Hi,

How do you calculate the Big O worst cast scenario for a merge sorting algorithm?

The formula is O(n log n) and say if you have the value of 'n' to be 14.

I really can't get my head around it?

Thanks

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- 04-23-2012, 08:12 PMdougie1809The Big O Notation
Hi,

How do you calculate the Big O worst cast scenario for a merge sorting algorithm?

The formula is O(n log n) and say if you have the value of 'n' to be 14.

I really can't get my head around it?

Thanks - 04-23-2012, 08:23 PMKevinWorkmanRe: The Big O Notation
What is your actual question? You have already supplied the Big-O runtime of mergesort. Are you asking how to get O(n lgn) in the first place, or are you asking how to plug 14 in for n?

- 04-23-2012, 08:27 PMdougie1809Re: The Big O Notation
Yes how to plug 14 in for n, and to get a result of the amount of steps it took for that algorithm? (But not in code, Just in theory)

Thanks - 04-23-2012, 08:27 PMJosAHRe: The Big O Notation
Also note that O(f(n)) == O(c*f(n)) where c is any constant, so if you plug in a (small) value for n, the answer by itself doesn't tell you anything.

kind regards,

Jos - 04-23-2012, 08:31 PMdougie1809Re: The Big O Notation
Is that another formula for merge or something? I mean can I not just use the basic O(n log n) merge formula to plug in the value?

Thanks - 04-23-2012, 08:34 PMJosAHRe: The Big O Notation
- 04-23-2012, 08:39 PMdougie1809Re: The Big O Notation
Ok, what would be the easiest way to calculate the Big O if you have 14 data records that you want to sort in theory? That's really all my problem?

Thanks - 04-23-2012, 09:00 PMdougie1809Re: The Big O Notation
The bubble sort is an O(n^2) formula, so if the value of n is 14, then :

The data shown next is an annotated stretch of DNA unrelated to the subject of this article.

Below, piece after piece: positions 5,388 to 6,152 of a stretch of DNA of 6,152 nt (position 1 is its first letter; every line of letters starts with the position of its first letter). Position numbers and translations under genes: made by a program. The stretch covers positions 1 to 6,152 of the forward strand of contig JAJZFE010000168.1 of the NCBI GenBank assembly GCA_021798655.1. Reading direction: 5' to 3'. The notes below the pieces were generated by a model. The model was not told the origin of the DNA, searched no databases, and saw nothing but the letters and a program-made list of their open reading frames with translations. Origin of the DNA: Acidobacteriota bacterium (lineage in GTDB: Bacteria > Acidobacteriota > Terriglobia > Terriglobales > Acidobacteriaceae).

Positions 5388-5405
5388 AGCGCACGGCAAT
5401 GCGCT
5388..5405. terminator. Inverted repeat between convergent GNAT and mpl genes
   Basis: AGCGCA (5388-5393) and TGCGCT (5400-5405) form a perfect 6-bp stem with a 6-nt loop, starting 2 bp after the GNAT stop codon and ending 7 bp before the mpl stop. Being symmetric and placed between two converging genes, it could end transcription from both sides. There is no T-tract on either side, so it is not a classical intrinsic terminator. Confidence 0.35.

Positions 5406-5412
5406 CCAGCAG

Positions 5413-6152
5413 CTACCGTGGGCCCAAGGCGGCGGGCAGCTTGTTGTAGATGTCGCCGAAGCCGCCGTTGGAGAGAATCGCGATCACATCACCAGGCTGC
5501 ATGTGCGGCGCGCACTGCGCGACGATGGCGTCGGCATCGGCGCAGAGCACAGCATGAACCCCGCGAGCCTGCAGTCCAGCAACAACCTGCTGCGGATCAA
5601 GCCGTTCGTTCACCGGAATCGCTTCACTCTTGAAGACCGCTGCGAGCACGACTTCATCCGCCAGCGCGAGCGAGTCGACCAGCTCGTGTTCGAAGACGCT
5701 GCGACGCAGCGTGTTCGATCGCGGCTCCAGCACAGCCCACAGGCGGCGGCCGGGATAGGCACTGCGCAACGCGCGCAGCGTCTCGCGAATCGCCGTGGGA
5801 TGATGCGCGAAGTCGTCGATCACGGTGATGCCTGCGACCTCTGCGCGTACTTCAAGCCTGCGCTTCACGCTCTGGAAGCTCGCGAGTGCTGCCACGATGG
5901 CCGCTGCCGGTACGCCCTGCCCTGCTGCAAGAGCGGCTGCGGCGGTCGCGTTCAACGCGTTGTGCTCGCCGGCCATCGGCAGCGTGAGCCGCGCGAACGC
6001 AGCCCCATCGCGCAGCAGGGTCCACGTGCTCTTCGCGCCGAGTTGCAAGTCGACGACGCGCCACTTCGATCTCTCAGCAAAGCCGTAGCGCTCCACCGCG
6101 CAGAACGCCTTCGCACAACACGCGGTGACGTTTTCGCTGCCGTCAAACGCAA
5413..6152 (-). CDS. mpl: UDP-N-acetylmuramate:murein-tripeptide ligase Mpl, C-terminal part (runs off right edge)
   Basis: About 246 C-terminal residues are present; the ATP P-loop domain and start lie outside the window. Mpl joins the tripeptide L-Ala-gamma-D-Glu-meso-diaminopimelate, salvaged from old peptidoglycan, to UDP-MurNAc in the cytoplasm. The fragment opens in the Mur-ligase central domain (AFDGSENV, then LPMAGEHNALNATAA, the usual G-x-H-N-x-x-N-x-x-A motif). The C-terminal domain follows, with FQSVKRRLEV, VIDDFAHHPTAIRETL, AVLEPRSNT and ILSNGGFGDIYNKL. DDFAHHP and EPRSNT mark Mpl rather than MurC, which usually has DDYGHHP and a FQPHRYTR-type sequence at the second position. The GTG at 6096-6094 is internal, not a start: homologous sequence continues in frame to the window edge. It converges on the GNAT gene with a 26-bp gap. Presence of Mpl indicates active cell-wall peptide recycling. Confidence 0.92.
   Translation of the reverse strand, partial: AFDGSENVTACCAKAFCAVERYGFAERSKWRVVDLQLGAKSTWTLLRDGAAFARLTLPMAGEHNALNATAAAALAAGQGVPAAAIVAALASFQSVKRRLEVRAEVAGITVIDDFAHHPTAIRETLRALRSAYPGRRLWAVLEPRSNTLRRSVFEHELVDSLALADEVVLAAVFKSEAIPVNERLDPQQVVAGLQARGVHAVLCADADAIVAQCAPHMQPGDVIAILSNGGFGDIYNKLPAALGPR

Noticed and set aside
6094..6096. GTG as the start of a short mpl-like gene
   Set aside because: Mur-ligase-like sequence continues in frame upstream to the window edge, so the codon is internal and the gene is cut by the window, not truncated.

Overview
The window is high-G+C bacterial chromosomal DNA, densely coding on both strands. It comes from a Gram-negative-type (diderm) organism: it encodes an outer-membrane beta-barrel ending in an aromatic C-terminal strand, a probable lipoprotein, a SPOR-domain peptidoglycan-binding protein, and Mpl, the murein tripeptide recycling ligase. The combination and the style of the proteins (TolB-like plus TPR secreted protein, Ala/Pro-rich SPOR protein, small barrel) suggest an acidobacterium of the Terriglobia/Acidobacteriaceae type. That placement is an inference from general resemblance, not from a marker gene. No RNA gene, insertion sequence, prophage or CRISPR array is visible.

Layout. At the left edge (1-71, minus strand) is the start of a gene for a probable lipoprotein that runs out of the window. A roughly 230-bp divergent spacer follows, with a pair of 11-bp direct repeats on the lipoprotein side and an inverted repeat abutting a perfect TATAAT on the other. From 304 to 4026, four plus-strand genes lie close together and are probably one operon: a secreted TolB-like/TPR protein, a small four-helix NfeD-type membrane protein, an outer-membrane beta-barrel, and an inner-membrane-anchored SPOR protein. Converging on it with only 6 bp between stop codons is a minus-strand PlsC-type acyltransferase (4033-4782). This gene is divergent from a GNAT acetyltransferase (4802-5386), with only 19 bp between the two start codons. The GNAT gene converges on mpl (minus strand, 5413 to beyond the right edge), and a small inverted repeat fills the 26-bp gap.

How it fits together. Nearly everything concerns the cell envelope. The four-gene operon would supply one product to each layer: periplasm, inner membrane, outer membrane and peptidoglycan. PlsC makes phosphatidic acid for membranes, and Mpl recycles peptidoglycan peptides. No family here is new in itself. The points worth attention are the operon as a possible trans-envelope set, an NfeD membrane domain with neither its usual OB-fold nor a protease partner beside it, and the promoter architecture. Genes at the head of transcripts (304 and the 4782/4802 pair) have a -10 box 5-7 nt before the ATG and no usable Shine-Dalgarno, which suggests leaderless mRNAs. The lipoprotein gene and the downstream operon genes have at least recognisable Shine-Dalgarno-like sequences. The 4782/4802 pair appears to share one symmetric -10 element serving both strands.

O(n^2)

= 14^2

=196

So therefore is took the bubble sort 196 steps to complete the sort.

Now I am sure it would be as simple to do a calculation for the merge O(n log n)?

I just can't plot them in?

Any suggestions?

Thanks - 04-23-2012, 09:10 PMJosAHRe: The Big O Notation
You seem to want to count the number of elementary operations needed by your sorting algorithm; increment a simple counter each time your algorithm performs one of those elementary operations. A compare or a swap or a single append to a list etc. count as simple operations.

kind regards,

Jos - 04-23-2012, 09:14 PMdougie1809Re: The Big O Notation
Oh yes, I do understand how it may be written in code, but I'd like to be able to write it down as an equation i.e.

: O(n log n)

= 14 log(14)

= ??

Id like to calculate in that kind of sense, the same way the bubble sort O(n^2) can be calculated?

Thanks - 04-23-2012, 09:17 PMJosAHRe: The Big O Notation
Well, 14*log(14) == 36.9468026146, but that number doesn't say much (see my first reply in this thread).

kind regards,

Jos - 04-23-2012, 09:21 PMdougie1809Re: The Big O Notation
Ah ok, that looks promising. Now how did you calculate 36.9468026146? I mean how is log(14) calculated?

Thanks - 04-23-2012, 09:33 PMJosAHRe: The Big O Notation
I pressed the 'ln' key on my calculator; if you want the base 2 log, note that a-log(x) == b-log(x)/b-log(a). So 2-log(14) == log(14)/log(2) == 3.8073549221. But again, those numbers don't say much in big-Oh computations (that's why a 'ln' is as good as any base log).

kind regards,

Jos - 04-23-2012, 09:39 PMdougie1809Re: The Big O Notation
Ok, thanks for you help, I understand how this could get complicated when dealing with larger data set. But thanks again.